Holiday season

Meat lovers are feeling the sting of higher holiday season prices for beef

Instead of serving beef three days a week, the owners of Pershing Heights Senior Living in New Kensington are now providing beef one day a week to residents due to high meat prices.

“People like me and the various community organizations and churches that I cook for are struggling to serve beef,” said Steve Kubrick of Oakmont, owner of Pershing Heights and community dinner helper.

Call it “meat flattening”. The price of meat continues to skyrocket, with ground beef up 17% and the most expensive steaks soaring nearly 30% in just one year, from November 2020 to November 2021, according to the US Department of Labor .

Experts cite a variety of factors for the increase, including inflation, supply chain issues and the pandemic causing a shortage of workers.

The $25-a-pound tenderloin and tenderloin roast at Giant Eagle’s Market District in Waterworks near Aspinwall sounds like a holiday dinner dream.

But it’s not for everyone. Some shoppers at Giant Eagle, the region’s largest grocer, are turning away from the more expensive beef.

“While interest in poultry has remained consistent, some customers are moving away from premium cuts of beef and choosing to explore different cuts of beef to meet their family’s needs,” said Dick Roberts, gatekeeper. word of Giant Eagle.

Roast beef offers a good choice for flavor, value and shopping budgets, he said.

It’s a big market there

Beef tenderloins and other premium cuts aren’t in high demand at Harrison’s community supermarket, said Bill Walters, meat manager at the grocer.

“The hams will sell out at this time of year,” he said.

Pork and chicken prices are stable and hams are well supplied at Community.

“The educated customer comes for the bargains,” he said.

Beef possibilities include rump roasts on sale for $5.99 a pound and rib roasts for $12.99 a pound.

Even better, the semi-boneless Sugardale ham is $1.38 a pound, but “you better get here soon,” Walters said.

Still, buyers who want the beef seem willing to pay for it.

There’s no shortage of customers buying fresh beef at Bardine’s Country Smokehouse in Crabtree, which raises its own cattle and buys beef from other sources.

“The meat is of high quality and demand has not been affected by higher prices,” owner Gary Bardine said. His smokehouse is a destination meat market with loyal customers who trust his product, he said.

Shane Dunlap | Tribune-Review

Beau Horky works a busy shift the week before Christmas, cutting oxtail and soup bone, at Bardine’s Country Smokehouse in Crabtree.

However, Bardine worries about the impact of the control of the national market by just four major meat packers. He would like to see more opportunities for small meatpacking businesses.

The White House spoke out in September against the lack of competition among meatpackers, saying “the big four conglomerates control the majority of the market.” Other issues cited by experts for high meat prices include supply and demand, the covid-19 pandemic, labor shortages and increased spending in the supply chain. beef.

Dinner at the fancy restaurant

The desire and ability to spend $40 or more for a serving of prime rib or other premium cut at an upscale restaurant is a personal choice of the consumer.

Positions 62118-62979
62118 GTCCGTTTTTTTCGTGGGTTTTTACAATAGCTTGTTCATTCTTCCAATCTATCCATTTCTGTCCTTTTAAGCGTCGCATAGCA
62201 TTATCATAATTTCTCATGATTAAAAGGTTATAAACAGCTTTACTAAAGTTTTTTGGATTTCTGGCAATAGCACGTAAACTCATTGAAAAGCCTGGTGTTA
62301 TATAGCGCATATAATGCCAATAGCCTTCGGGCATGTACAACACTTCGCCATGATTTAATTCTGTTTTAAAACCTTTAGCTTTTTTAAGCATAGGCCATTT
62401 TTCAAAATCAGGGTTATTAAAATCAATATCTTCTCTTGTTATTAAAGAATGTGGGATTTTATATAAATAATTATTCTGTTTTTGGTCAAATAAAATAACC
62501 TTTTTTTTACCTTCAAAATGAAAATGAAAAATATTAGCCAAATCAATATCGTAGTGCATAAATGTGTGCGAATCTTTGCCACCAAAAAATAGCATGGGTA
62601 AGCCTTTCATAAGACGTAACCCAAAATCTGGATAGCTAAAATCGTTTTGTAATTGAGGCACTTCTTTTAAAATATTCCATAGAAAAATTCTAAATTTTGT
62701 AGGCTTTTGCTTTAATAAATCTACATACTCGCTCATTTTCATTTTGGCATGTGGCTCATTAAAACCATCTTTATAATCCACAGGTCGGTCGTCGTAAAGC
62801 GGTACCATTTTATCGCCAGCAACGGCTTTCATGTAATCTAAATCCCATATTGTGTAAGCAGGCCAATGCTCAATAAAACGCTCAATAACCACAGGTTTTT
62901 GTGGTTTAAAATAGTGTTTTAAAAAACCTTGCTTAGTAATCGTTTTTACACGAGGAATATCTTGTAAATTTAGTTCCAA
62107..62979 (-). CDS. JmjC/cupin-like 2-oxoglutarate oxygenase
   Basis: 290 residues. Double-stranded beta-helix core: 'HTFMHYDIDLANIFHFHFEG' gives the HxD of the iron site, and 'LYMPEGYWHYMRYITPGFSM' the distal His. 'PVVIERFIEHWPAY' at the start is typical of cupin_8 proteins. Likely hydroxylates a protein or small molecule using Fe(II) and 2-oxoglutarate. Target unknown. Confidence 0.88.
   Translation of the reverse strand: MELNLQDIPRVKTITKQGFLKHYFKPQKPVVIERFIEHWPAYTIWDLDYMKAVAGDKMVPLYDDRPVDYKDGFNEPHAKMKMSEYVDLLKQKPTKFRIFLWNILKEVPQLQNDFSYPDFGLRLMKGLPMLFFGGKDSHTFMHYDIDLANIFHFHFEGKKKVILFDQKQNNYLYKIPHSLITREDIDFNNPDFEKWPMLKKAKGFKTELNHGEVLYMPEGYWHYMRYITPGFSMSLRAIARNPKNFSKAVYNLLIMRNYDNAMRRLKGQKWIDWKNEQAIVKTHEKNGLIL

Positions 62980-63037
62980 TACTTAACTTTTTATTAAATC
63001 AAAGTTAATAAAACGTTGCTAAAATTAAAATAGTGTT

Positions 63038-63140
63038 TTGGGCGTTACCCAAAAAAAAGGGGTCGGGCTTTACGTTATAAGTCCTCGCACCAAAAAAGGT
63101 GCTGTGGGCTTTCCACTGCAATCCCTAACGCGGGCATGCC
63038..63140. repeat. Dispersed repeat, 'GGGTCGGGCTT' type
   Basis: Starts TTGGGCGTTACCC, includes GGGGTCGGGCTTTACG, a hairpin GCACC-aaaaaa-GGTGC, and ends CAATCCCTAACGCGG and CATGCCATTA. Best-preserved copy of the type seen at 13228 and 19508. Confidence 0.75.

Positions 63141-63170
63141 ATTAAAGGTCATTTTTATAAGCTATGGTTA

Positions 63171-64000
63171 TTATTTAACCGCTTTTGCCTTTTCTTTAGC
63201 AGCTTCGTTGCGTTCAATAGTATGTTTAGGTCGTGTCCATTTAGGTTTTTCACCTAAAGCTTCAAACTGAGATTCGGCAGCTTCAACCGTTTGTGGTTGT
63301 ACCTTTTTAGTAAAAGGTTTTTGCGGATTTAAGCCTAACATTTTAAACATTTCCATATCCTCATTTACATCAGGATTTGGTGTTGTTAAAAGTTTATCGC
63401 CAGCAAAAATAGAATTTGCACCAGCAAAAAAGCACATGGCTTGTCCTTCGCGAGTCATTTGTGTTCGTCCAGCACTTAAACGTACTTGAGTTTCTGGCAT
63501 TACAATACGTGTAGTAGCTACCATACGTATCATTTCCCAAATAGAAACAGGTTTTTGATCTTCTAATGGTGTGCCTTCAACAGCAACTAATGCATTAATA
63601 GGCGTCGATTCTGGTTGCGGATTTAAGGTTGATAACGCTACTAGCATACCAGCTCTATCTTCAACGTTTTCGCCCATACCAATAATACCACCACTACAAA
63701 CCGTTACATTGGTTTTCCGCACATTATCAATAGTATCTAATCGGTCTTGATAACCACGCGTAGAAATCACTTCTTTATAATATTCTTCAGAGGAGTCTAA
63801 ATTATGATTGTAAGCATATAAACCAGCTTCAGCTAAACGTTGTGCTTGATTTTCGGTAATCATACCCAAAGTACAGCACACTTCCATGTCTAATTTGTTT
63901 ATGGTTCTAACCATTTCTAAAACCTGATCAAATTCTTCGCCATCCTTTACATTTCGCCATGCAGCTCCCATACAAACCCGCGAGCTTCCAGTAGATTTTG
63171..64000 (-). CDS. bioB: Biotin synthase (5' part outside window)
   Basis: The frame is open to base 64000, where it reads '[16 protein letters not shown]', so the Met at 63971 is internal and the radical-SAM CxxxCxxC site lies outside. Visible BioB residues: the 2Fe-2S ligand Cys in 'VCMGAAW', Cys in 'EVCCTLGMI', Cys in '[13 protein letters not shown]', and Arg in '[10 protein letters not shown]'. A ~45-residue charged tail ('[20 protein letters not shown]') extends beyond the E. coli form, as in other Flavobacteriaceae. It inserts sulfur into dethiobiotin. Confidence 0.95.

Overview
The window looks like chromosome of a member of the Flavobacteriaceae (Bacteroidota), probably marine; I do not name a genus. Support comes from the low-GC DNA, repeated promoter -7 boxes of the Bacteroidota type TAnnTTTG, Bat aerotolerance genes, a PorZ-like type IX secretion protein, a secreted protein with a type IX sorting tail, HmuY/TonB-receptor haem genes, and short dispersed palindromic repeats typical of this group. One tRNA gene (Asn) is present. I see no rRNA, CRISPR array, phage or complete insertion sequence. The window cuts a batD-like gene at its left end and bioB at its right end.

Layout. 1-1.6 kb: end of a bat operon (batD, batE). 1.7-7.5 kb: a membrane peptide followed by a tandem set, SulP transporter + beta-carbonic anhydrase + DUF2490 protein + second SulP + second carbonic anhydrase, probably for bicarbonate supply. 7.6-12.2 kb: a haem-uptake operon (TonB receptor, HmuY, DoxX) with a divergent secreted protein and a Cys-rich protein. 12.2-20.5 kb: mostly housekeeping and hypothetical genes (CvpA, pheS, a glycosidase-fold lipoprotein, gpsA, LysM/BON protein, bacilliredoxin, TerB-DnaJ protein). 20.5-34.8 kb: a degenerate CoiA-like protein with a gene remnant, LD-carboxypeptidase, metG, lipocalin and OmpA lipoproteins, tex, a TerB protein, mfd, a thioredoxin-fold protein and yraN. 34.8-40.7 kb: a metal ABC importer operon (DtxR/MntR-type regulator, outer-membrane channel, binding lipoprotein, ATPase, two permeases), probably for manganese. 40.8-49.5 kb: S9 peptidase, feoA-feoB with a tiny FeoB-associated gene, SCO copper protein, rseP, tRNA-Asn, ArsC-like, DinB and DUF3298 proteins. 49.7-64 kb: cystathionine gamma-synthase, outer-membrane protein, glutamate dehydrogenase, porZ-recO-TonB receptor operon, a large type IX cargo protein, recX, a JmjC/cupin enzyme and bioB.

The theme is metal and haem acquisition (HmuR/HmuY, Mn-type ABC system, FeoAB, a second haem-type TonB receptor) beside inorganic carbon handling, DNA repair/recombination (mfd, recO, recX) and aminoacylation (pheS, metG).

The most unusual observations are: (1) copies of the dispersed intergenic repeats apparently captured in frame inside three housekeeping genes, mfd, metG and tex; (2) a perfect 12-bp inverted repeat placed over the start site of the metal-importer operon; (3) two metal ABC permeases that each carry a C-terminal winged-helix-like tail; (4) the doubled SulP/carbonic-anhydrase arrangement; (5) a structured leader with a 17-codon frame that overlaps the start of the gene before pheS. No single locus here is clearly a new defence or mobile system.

“We have filet mignon and rib eye, and we keep buying them and we keep selling them,” said Bill Fuller, president of Big Burrito Restaurant Group, which operates Alta Via in Fox Chapel Plaza, Kaya, Soba. , Umi, Casbah and Eleven. in Pittsburgh, and the Mad Mex chain.

Fuller said meat prices have doubled on some of the premium cuts since a year and a half ago when his restaurants reopened after a shutdown at the start of the pandemic.

Fuller has raised the prices on his menus, especially for high-end beef dishes.

“We’re making less per plate on these items,” he said. “We can’t raise the price of the menu all the way because customers will be blown away.”

Joe Weaver, executive chef of DeNunzio Italian restaurants in Jeannette, Latrobe and Monroeville, agrees.

Considering all the expense involved in bringing premium beef to the table, Weaver said, “No one would pay for an $85 steak.”

Weaver said he recently purchased a case of certified Angus beef for $1,400.

For the holiday menu, the restaurant will pass on the additional charge but will also serve slightly smaller portions of filet mignon.

Given higher beef prices, DeNunzio is getting creative with entrees including sirloin steak and skirt steak, Weaver said.

But high meat prices hit hard, even with lower grades of beef.

The legendary Italian restaurant makes lots of meatballs for appetizers and wedding soup, buying 700-800 pounds of ground meat a week. The price of ground meat has nearly tripled, Weaver reported. Before the pandemic, the restaurant was paying 99 cents a pound; it now pays more than $3 a pound, he said.

Given the market, chefs carefully consider their meat purchases.

The Twisted Thistle in Leechburg has not served filet mignon recently, although it will offer the prized steak for an upcoming holiday meal package.

Owner Linda Alworth and her staff check the market to decide what’s best for their guests. Filet mignon is overpriced, but a New York steak is not and customers love it, she said.

“You can’t buy something overpriced and leave it there, because it’s too expensive for our customers in the area,” she said.

Hill Crest Country Club in Lower Burrell has seen a 25% to 35% increase in beef prices over the past year, said Dan Merchant, general manager.

“When you quote a Christmas meal in August, September and October, that’s a real pressure on the bottom line,” he said. “We will definitely have to review our prices next year.”

Mary Ann Thomas is editor of Tribune-Review. You can contact Mary at 724-226-4691, mthomas@triblive.com or via Twitter .



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